The counter argument for 'cloning' the linux packaging system is that most of the representations come from a C perspective. Because of the fact that Linux is predominantly a C product.
Since Python isn't C, and doesn't come from C, then one could argue that using short-hand or high level notation is more in keeping with the character of python.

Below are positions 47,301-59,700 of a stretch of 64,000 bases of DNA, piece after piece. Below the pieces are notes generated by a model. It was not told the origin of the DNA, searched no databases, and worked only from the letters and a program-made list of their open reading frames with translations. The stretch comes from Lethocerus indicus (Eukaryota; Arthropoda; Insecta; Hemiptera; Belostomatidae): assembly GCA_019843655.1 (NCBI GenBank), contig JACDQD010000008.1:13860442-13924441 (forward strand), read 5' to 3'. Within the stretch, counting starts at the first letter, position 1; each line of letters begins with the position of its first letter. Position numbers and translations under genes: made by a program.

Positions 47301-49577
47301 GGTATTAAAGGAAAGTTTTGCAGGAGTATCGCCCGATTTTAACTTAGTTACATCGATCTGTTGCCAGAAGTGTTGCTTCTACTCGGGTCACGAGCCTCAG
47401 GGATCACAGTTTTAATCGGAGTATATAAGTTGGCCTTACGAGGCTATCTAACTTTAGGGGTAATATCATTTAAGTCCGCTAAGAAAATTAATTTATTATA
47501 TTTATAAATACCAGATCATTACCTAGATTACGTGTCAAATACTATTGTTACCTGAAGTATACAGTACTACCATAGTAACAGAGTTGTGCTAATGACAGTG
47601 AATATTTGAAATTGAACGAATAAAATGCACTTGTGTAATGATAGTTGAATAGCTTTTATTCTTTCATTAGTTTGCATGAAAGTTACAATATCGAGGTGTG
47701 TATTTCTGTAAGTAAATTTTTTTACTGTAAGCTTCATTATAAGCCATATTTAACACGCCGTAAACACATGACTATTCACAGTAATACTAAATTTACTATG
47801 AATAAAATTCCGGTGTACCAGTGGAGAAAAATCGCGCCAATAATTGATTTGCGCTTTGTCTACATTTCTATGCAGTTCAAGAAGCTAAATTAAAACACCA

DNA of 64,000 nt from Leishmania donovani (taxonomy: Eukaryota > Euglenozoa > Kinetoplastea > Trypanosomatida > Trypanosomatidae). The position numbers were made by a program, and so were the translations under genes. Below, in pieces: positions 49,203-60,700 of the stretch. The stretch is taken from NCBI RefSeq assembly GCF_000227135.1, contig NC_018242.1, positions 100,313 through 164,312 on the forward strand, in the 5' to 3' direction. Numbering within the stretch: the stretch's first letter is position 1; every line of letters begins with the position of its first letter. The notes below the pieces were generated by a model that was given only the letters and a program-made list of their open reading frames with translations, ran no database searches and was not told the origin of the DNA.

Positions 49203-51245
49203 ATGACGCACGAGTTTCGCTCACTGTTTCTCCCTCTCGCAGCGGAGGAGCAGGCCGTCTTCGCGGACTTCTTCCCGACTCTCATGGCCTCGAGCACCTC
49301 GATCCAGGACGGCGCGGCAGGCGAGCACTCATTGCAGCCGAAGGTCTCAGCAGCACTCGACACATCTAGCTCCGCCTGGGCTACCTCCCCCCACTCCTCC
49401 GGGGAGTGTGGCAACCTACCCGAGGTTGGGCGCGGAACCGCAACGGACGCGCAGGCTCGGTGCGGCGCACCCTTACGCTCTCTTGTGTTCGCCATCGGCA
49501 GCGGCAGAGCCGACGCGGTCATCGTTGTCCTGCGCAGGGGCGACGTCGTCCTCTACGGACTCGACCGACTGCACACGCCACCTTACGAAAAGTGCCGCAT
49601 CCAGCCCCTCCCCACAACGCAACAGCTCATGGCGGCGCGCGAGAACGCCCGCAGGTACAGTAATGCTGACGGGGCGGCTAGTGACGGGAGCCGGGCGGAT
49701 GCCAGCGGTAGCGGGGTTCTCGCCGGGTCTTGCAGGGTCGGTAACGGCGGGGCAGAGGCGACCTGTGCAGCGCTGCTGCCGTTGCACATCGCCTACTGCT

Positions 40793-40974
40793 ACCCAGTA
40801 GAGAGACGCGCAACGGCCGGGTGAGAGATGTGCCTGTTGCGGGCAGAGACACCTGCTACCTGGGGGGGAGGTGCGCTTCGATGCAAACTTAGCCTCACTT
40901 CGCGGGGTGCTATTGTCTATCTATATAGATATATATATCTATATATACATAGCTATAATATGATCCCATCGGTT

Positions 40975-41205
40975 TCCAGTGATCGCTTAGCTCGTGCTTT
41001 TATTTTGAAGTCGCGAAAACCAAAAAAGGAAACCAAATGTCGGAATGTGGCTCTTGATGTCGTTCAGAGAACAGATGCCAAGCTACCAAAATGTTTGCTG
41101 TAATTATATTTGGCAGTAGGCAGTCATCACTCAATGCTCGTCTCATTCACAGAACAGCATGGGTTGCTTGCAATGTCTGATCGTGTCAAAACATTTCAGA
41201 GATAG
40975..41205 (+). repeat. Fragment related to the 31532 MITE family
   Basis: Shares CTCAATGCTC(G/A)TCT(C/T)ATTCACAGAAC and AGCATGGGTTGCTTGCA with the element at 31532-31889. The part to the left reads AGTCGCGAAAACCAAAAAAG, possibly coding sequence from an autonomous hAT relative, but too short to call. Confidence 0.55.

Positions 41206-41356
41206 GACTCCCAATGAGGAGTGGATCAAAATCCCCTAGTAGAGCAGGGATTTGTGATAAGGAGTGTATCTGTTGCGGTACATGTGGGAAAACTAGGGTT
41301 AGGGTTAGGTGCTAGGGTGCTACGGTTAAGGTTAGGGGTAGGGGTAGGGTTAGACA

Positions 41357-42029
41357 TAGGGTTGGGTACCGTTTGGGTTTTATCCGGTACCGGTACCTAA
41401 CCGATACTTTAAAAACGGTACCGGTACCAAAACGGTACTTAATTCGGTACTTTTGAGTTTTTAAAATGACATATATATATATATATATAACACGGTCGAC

Even if that were true (and it's not at all clear that “Python does not come from C”), that's a classic “not invented here” (NIH) argument. NIH is widely regarded as a very poor reason to reject something that works. The dependency declarations are *not* Python language syntax, and there is no need to consider Python language syntax in defining them. -- \ “When we talk to God, we're praying. When God talks to us, | `\ we're schizophrenic.” —Jane Wagner, via Lily Tomlin, 1985 | _o__) | Ben Finney